As you may know from our advocacy alert, the United States has yet to ratify the Convention on the Rights of the Child. The U.S. did, however, ratify two optional protocols, which help ensure that children never serve as soldiers, and which prohibit child prostitution, child pornography and the sale of children. In January, the United States presented a report to the Committee on the Rights of the Child on its implementation of both protocols. The Committee noted that the U.S. has made significant progress since ratifying the treaties a decade ago, but it also highlighted some areas where the U.S. Government might make improvements.
Many of us see Jamaica as an island paradise, the birthplace of Reggae music, and home to world class athletes. But Jamaica is not perfect: The country is home to one of the world’s greatest wealth disparities and has one of the highest homicide rates. These harsh realities create a difficult environment for children. I recently had the privilege of hearing UNICEF Jamaica Representative Robert Fuderich speak about UNICEF’s programs in Jamaica, and attending this event further deepened my appreciation for UNICEF’s work.
The film Not My Life forces us to face the reality of human trafficking by documenting the lives of victims from across the globe.
This Wednesday, February 6, from 12:30 PM – 1:30 PM ET, join a Google+ Hangout with Not My Life’s Director Bob Bilheimer, UNICEF’s Chief of Child Protection Susan Bissell and UNICEF USA’s End Trafficking project. We’ll discuss what human trafficking looks like around the world and how the work of UNICEF and the film Not My Life are making a difference.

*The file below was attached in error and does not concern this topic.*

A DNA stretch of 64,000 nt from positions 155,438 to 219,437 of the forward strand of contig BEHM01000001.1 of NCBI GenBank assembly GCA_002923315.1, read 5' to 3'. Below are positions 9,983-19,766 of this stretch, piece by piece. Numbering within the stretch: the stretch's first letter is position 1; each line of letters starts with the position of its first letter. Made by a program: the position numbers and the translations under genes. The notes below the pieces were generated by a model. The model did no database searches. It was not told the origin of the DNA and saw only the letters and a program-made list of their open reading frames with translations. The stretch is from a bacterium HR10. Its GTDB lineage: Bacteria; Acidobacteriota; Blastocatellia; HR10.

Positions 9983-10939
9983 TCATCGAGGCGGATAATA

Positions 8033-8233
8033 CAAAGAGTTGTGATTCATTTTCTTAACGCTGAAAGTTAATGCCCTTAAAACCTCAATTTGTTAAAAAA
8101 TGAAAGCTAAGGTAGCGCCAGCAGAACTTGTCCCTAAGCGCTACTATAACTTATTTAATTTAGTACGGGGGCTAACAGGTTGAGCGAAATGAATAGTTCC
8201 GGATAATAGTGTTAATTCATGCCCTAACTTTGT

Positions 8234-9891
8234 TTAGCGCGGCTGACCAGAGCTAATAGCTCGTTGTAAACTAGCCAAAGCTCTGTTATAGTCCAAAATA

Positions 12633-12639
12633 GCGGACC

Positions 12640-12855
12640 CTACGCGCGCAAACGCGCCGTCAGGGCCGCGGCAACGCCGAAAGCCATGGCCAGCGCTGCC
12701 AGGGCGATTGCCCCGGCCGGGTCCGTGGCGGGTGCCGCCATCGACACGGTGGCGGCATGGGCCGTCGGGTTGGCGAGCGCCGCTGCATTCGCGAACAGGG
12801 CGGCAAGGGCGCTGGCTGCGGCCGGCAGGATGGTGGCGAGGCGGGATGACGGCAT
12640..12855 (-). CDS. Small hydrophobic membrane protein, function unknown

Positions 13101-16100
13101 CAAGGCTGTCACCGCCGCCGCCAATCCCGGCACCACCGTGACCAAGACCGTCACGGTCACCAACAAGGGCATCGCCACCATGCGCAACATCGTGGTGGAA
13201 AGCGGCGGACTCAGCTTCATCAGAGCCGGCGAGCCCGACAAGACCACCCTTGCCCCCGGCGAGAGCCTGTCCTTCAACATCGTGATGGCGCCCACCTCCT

For most families, choosing to leave Syria is not a difficult decision. I spoke to several men and women at Za’atari refugee camp whose houses were destroyed by shells or bombs in the conflict. None of these people wanted to move to a refugee camp, but to escape the violence, they literally had nowhere else to go. Most families cross into Jordan illegally. They are picked up on the other side of the border and are taken to Za’atari.
On Tuesday, January 29, with the help and support of New York University student groups and the NYU UNICEF Club, I hosted a screening of the documentary film Not My Life at NYU’s historic Tishman Auditorium. The goal of the event was to raise awareness about human trafficking, offer opportunities for attendees to take meaningful action to fight the issue, and to promote the U.S. Fund for UNICEF’s End Trafficking project. The screening was followed by a lively panel discussion, featuring prominent leaders of the anti-trafficking movement.
Bill Gates released his “annual letter” today, presenting a candid take on the work and learnings of his foundation. His 2013 focus? Measurement. Gates cites UNICEF and its beloved former Executive Director James Grant as “the best example of picking an important goal and using measurement to achieve it.” Though Grant is not a household name, Gates maintains that “(his) impact on the world is as significant as any profit-driven leader like Henry Ford or Thomas Watson.”